Detroit Mayor Mike Duggan is defending the three-week COVID-19-related restriction order issued by the Michigan Department of Health and Human Services (DHHS), but some local businesses in metro Detroit are worried about a long winter.
“The new restrictions announced yesterday by the governor and her team are necessary and we support them,” Duggan said during a Monday press conference.
Under the state order, indoor residential gatherings are limited to two households. Bars and restaurants can remain open for outdoor dining, carry-out and delivery only. Gyms can remain open for individual exercise with strict safety measures in place. However, casinos, movie theaters and group exercise classes must close. Colleges and high schools can remain open with remote learning, but not for in-person classes. The order begins on Wednesday and lasts until Dec. 8.
“If you are considering spending Thanksgiving with people outside your household, I urge you to reconsider,” Gov. Gretchen Whitmer said on Sunday.
DHHS’ order comes as the department on Monday reported that 264,576 Michiganders have tested positive for COVID-19 and 8,049 people have died from the virus.
Duggan said that city residents should brace themselves for three months and also announced that free COVID-19 tests are available at Joseph Walker Williams Recreation Center. The Health Department will provide testing at homeless centers and at 25 nursing located in Detroit.
Metro Detroit COVID-19 rates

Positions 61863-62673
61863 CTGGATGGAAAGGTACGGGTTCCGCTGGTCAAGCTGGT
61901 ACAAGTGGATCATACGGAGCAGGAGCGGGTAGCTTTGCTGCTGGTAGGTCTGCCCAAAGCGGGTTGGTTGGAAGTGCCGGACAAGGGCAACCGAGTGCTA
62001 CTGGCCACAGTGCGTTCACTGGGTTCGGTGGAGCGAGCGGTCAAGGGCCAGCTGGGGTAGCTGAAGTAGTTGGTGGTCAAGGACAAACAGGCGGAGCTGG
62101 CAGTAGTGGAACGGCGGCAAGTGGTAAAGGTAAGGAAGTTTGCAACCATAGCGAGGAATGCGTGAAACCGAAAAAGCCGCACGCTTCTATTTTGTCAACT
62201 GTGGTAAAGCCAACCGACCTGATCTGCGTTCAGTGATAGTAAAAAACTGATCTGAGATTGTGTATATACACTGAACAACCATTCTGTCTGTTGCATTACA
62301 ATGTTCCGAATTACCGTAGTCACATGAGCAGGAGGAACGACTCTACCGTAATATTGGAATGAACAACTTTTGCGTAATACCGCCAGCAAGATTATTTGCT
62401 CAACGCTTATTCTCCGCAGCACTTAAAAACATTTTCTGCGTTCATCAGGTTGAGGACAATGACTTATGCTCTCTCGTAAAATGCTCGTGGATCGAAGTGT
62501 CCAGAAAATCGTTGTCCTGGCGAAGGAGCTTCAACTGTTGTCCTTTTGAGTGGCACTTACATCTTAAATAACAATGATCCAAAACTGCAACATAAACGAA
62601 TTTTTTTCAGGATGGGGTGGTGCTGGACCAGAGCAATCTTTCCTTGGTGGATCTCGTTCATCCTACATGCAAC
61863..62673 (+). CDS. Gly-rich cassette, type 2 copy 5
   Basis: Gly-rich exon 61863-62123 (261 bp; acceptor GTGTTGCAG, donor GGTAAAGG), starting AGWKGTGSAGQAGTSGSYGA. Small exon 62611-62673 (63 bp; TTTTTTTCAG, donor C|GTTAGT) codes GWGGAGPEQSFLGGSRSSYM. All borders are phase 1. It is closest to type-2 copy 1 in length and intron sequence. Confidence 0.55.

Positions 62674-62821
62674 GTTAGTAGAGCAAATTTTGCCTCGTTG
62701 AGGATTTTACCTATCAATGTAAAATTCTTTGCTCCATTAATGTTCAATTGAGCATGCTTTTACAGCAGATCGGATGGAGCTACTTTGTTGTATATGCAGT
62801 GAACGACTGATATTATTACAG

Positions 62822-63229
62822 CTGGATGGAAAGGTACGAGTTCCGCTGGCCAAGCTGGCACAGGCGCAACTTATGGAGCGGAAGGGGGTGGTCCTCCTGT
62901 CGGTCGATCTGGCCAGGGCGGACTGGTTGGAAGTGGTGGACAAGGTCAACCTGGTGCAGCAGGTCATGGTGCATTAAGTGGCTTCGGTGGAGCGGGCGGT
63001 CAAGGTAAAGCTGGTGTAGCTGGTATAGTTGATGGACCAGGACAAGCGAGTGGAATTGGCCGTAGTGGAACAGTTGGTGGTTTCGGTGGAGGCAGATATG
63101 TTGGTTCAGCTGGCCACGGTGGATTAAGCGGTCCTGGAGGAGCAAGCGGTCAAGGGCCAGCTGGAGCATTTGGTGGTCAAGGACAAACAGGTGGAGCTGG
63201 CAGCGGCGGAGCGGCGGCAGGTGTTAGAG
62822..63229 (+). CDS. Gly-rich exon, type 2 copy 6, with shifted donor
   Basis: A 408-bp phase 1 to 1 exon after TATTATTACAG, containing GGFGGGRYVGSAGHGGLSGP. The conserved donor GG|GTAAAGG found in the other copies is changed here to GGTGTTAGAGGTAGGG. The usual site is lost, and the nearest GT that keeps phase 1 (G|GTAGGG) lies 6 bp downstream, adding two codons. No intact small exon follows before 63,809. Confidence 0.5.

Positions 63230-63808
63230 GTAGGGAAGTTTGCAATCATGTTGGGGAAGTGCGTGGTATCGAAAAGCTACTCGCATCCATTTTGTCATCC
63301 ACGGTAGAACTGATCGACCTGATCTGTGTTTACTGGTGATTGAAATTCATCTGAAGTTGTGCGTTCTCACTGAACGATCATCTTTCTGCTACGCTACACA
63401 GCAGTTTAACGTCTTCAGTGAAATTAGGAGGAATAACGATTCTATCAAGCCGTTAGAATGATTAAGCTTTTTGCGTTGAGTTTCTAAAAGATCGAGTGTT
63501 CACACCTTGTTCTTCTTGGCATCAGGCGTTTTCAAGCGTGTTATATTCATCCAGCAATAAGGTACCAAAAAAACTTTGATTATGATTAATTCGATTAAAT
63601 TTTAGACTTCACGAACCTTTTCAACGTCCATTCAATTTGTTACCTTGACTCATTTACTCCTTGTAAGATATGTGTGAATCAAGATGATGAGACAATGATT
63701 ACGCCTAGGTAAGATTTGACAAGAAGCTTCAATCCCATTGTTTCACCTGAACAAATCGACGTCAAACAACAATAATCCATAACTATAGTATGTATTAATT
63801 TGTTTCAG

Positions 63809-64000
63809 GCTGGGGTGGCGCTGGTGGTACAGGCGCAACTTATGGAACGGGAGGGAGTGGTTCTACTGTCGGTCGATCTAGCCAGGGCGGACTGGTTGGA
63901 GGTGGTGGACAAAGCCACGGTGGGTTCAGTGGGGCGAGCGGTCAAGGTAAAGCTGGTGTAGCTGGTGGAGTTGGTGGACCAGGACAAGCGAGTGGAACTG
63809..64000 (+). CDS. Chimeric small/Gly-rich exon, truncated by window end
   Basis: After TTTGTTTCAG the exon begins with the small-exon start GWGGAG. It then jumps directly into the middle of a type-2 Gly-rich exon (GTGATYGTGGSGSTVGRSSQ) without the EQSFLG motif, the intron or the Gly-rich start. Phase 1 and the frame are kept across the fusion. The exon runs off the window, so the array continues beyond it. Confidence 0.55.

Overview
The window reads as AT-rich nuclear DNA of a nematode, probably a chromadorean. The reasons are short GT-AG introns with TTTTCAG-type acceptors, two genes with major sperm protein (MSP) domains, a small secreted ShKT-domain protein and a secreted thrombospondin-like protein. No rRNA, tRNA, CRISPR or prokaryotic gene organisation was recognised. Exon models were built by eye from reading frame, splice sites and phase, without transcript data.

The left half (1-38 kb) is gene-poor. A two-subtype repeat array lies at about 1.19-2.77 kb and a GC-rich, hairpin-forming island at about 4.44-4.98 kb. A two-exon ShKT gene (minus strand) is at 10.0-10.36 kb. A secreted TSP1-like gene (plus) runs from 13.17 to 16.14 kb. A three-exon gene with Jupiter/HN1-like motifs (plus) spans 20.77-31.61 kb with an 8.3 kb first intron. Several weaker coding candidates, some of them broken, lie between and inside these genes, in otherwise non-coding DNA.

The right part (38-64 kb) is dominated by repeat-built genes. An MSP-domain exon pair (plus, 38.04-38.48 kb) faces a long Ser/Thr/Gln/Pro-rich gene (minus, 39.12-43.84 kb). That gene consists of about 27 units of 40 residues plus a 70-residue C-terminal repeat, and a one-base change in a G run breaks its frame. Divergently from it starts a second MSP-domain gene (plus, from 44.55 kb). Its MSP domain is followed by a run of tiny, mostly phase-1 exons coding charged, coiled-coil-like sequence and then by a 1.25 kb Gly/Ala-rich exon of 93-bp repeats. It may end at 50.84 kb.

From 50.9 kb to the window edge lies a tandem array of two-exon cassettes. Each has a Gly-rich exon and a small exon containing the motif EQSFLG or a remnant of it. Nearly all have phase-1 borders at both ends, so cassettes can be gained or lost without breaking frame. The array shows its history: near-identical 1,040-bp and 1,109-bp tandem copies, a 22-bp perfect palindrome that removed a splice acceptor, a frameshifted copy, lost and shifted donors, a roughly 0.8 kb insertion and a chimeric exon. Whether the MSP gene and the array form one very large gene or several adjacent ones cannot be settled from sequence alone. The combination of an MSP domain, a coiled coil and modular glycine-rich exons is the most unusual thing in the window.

The Detroit Health Department released new figures on Monday that indicate the city’s COVID-19 positivity rate has risen to 6.8%, which is up from about 2.3% a month ago.
Statewide, the seven-day average positivity rate increased to 12.8% for the period Nov. 5 to 11. During the same period, Wayne County’s positivity rate average was 12.6%; Oakland County was 13.1% and Macomb County was 17%.
Duggan said that he has heard from city residents who have argued that they have adhered to masking and social distancing and that recent spikes in coronavirus cases have been in other regions of the state.
“There is not a wall around Detroit, so the governor did what she had to do,” he said. “She has to treat us as a region.”
“Think about what the governor’s choice was,” Duggan added. “Had she treated Detroit differently, as its own region, and Detroit was the only place in southeastern Michigan where restaurants and casinos and entertainment were open all of the folks in these surrounding areas with these ridiculous infection rates would have had one place to go and it’s not just Wayne, Oakland and Macomb [counties]. It’s Monroe, St. Clair and Livingston and Grand Rapids. They’re all at 14, 15 and 16% infection rates. We would have been the magnet.”
Impact on businesses
Ronda Coger, an independent beauty consultant for Jafra Cosmetics, said that 2020 has been a tough year for her.
In March, she battled COVID-19, an illness set her back both personally and professionally. Traditionally, most of her business has required in-person contact in homes and public spaces. Increasingly, however, she is conducting a significant portion of sales online and via mail.